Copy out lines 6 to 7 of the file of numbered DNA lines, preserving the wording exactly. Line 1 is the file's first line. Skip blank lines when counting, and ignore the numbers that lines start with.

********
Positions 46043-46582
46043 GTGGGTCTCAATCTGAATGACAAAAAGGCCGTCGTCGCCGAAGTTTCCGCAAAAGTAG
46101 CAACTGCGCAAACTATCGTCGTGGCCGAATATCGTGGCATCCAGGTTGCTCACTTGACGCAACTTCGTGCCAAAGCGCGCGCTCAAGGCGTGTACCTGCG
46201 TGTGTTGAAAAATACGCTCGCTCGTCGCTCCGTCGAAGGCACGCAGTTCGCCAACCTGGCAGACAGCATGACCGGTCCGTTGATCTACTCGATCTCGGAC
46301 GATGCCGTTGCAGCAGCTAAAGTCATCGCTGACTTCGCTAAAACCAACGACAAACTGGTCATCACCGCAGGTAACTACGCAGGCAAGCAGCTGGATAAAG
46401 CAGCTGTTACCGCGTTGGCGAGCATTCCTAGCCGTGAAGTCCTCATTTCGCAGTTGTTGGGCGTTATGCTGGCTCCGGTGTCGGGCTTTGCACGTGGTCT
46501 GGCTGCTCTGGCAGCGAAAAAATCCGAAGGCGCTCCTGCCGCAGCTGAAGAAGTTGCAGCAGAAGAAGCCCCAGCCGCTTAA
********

46401 CAGCTGTTACCGCGTTGGCGAGCATTCCTAGCCGTGAAGTCCTCATTTCGCAGTTGTTGGGCGTTATGCTGGCTCCGGTGTCGGGCTTTGCACGTGGTCT
46501 GGCTGCTCTGGCAGCGAAAAAATCCGAAGGCGCTCCTGCCGCAGCTGAAGAAGTTGCAGCAGAAGAAGCCCCAGCCGCTTAA